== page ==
“However, this year (2022) I am excited to be leading our very first face-to-face training for dementia practice coordinators from each of our services. I chose this staff role because it is in the Alzheimer's Scotland 8 Pillars Model of Community Support. Also, I wanted to have a key person in each of our care homes trained to the Enhanced Level of Promoting Excellence in dementia care."
Looking back over the turbulent period that was 2021, Yvonne reflected on the outcomes she was most proud of.
“When we first went into lockdown, we observed a change in presentation in people living with dementia. There was a reduction in stress and distress although it was more a quiet stress and distress. People became withdrawn because of the removal of families visiting. Now that care homes have fewer restrictions, with families able to come and go, people are vibrant again.
“Feedback is one of our main measures of success - especially from families. The regular staff and family surveys we conduct now enjoy high completion rates, which was not the case, previously. As part of my role, I also do Dementia Care MappingTM (DCM) which provides an ongoing evidence base for developing person-centred practice and achieving practice change. We are seeing DCMTM scores rising, which is encouraging.
“Other successes this past year were our relationships, partnership working and visiting strategy. I learned a lot from COVID. Our networking has improved, we have better, stronger relationships between health and social care and COVID has accelerated the pace of some aspects of integration.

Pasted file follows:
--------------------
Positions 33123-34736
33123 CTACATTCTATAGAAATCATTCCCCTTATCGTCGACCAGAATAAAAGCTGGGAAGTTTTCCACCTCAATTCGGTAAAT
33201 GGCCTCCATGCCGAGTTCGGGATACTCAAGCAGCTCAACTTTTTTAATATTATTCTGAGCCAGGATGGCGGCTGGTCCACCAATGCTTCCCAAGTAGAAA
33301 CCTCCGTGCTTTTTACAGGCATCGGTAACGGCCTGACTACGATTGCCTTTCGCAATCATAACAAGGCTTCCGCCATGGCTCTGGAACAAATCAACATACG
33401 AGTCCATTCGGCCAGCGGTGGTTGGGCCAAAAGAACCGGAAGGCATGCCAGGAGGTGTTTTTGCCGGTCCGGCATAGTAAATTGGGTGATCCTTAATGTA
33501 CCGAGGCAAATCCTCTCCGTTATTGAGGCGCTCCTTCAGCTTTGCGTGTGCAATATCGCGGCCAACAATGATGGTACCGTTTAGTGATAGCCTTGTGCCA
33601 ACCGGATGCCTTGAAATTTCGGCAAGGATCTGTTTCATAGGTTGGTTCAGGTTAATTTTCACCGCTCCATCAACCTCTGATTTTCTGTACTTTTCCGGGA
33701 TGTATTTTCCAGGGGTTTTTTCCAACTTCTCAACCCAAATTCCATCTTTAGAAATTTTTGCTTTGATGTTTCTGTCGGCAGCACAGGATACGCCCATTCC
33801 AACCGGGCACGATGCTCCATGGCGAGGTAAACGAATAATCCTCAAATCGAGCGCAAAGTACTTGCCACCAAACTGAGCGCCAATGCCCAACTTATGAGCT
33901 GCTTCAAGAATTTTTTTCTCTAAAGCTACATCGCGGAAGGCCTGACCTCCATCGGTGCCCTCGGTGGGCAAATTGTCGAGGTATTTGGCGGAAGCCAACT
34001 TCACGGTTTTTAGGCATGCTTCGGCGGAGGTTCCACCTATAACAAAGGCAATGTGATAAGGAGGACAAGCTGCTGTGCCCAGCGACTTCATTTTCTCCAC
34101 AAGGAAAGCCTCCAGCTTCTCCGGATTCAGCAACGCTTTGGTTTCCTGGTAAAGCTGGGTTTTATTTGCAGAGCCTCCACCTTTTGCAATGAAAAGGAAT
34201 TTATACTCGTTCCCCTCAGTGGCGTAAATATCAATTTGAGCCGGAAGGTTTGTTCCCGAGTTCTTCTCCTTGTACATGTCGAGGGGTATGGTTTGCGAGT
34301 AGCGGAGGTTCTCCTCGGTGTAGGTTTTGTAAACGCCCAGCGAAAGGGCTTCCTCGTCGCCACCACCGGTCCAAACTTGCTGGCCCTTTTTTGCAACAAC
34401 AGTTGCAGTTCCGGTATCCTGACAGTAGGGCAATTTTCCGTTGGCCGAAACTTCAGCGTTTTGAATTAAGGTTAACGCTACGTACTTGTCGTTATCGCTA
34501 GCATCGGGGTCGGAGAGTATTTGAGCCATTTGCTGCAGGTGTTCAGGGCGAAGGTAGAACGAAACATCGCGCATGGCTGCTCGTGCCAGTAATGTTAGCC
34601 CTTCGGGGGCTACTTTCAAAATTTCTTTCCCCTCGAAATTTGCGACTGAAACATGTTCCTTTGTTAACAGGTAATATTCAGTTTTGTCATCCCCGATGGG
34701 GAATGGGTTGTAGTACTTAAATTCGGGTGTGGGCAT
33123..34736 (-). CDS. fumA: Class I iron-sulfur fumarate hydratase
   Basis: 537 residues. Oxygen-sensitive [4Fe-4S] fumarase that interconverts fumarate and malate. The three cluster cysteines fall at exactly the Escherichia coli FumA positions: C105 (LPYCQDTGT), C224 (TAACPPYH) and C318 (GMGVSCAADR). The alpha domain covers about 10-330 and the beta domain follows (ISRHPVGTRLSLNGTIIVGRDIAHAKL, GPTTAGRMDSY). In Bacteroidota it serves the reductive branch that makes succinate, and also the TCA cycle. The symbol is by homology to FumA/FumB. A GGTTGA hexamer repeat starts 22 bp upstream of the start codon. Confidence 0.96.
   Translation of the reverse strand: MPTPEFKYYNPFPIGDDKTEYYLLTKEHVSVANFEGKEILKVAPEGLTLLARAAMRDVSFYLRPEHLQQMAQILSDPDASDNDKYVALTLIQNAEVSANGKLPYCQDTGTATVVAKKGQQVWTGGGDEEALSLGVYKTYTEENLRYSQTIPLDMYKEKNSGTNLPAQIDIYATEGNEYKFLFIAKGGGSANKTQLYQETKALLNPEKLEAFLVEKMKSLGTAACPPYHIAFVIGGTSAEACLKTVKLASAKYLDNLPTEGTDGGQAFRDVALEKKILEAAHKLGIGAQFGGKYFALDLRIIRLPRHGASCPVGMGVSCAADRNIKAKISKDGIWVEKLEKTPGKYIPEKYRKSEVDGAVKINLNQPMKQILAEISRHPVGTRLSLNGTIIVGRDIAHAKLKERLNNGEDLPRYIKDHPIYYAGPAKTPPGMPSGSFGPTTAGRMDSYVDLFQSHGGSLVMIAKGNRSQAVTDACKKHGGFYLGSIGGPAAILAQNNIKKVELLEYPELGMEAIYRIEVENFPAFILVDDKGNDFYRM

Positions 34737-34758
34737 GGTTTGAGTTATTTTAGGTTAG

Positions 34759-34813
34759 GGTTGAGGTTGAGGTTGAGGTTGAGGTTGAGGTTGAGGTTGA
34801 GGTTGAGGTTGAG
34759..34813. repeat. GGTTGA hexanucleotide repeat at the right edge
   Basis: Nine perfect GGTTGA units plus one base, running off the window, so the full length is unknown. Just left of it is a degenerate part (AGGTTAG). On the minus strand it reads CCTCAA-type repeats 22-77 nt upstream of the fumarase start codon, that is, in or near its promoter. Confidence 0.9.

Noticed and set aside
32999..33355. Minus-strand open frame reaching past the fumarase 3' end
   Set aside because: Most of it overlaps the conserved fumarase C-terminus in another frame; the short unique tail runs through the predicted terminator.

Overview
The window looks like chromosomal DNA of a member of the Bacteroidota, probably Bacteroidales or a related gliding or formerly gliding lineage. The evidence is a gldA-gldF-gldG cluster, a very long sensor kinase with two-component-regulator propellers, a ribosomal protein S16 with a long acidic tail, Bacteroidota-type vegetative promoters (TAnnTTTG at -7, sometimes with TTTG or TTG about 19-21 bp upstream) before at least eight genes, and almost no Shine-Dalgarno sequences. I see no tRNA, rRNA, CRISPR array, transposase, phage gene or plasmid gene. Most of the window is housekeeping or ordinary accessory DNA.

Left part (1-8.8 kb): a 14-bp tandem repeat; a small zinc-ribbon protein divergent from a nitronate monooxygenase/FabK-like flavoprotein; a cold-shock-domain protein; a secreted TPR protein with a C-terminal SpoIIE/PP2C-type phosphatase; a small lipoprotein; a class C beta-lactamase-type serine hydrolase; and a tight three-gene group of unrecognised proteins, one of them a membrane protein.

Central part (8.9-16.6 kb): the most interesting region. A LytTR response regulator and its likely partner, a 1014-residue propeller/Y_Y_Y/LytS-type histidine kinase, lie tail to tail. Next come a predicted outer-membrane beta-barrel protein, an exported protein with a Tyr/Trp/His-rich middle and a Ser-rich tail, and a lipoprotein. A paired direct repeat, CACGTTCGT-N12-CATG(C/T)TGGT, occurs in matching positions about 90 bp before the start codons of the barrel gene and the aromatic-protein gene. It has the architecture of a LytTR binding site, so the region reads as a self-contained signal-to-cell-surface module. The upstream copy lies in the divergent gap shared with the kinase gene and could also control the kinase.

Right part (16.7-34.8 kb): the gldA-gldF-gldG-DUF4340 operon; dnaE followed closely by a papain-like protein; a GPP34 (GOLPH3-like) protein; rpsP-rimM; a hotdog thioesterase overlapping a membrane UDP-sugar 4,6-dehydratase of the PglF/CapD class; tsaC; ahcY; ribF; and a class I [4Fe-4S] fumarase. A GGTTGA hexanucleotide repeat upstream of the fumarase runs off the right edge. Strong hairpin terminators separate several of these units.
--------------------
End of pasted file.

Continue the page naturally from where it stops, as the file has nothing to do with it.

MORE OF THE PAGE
“Overall, the DSIL programme has reinforced that I am continuously learning and adjusting to suit practice, because things change, quite rapidly. Yet the core elements are still there - that involvement and partnership working to transform dementia care, which is what the DSIL programme represents.”
Further information links
Dementia Care MappingTM enables staff to take the perspective of a person with dementia in reflecting upon and assessing the quality of the care they provide https://www.bradford.ac.uk/dementia/training-consultancy/dcm/
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This case study is of part of our Year in Review 2021.
May, 17 2022